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Prada Epicenter, Beverley Hills, California, United States

Thursday 31 May 2007
 

In the name of fashion

 
Prada Epicenter by OMA in Beverley Hills, California, United States
OMA & Lydia Goulds 
 
Prada Epicenter by OMA in Beverley Hills, California, United States Prada Epicenter by OMA in Beverley Hills, California, United States Prada Epicenter by OMA in Beverley Hills, California, United States Prada Epicenter by OMA in Beverley Hills, California, United States Prada Epicenter by OMA in Beverley Hills, California, United States Prada Epicenter by OMA in Beverley Hills, California, United States
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OMA's fashionable design for Prada in Beverley Hills 

In the late 1990s, as part of its strategy to protect brand image, Prada, the international fashion house based in Milan, Italy, began to rethink the traditional design format of its retail stores. The new strategy breaks from the traditional store model in a shift towards technologically innovative shopping spaces called epicenters. Following our collaboration on the Manhattan store, this second epicenter in Beverly Hills is a welcome opportunity for Arup to offer structural, mechanical, electrical, and public health services to achieve the architect’s vision. Defining features include a ‘disappearing’ facade, dressing rooms made from PDLC (Polymer Dispersed Liquid Crystals) glass, specially cast sponge walls, and a glass roof. Constructing an all-glass pitched roof required careful consideration. Its totally exposed structure has to work with the architectural, mechanical, and electrical aspects of the building. Our solution was a series of exposed tube steel frames spanning the entire width of the building that also provide a seismic-resistant diaphragm for the roof, a mounting surface for thelighting fixtures and some internal shading. A particularly important architectural element was the innovative ‘disappearing’ wall on the ground floor. It consists of an aluminium cladded lift wall that drops into the basement when the store is open. It was necessary to control energy loss from the opening in the winter and to provide a comfortable environment in the summer. The solution was a large-scale air curtain. It provides filtered, unconditioned air when the outside temperature is greater than 65°F and uses spare building heating capacity to temper the air curtain supply air to 65°F when it is cold.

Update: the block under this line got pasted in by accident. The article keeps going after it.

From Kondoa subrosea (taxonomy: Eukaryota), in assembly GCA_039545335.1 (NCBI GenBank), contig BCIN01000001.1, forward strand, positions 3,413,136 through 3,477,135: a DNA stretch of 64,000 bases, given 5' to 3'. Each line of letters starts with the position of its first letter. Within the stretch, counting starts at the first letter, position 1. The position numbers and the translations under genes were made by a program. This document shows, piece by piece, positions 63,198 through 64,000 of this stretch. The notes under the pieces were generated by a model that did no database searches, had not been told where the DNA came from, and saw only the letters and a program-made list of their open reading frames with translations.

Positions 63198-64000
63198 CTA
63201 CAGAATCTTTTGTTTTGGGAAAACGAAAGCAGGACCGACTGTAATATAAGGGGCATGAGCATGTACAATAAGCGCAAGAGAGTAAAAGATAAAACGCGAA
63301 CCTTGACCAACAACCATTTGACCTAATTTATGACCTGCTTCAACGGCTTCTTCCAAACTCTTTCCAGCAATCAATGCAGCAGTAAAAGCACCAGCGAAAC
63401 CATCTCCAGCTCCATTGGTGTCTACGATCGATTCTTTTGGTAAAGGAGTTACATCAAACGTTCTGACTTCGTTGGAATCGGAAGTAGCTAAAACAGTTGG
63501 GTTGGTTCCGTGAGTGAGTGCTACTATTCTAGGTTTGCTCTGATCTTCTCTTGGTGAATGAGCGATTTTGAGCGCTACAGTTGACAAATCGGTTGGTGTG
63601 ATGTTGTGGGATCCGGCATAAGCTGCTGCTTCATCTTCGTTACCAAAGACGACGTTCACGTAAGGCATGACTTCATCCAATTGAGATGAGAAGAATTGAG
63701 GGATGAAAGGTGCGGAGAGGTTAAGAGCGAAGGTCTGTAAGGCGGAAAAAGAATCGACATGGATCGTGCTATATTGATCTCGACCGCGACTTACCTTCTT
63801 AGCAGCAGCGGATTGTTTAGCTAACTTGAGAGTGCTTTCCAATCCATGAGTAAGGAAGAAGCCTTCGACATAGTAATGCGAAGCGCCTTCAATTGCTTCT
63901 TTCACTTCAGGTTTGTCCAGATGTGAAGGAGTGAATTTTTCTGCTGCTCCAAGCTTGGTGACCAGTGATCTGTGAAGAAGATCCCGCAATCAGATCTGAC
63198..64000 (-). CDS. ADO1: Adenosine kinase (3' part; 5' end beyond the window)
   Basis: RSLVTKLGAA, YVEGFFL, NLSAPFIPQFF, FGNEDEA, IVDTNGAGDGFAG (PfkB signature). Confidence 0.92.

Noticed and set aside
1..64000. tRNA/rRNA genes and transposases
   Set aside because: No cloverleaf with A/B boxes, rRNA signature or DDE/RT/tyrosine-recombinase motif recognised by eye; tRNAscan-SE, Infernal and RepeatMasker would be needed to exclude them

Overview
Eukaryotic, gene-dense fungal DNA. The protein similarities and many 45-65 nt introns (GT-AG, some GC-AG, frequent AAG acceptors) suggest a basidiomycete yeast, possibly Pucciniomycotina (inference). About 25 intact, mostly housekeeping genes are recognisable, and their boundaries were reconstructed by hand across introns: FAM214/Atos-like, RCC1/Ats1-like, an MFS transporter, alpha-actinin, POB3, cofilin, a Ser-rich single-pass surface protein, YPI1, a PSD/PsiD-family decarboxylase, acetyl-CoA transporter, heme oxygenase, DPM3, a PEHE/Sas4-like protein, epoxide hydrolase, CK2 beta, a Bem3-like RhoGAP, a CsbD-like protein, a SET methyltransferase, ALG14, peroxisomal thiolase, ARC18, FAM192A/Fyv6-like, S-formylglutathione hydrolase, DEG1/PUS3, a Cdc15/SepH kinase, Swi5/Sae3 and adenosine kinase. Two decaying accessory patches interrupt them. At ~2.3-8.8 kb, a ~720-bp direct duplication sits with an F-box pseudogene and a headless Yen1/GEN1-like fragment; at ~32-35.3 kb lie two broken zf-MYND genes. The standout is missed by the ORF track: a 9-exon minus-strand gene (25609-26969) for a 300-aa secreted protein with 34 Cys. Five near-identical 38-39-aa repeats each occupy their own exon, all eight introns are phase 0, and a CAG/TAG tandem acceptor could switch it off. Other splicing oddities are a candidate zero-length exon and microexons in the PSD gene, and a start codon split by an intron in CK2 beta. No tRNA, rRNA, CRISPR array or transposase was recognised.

Key Facts

Status Completed
Value 0(m€)
OMA
www.oma.eu

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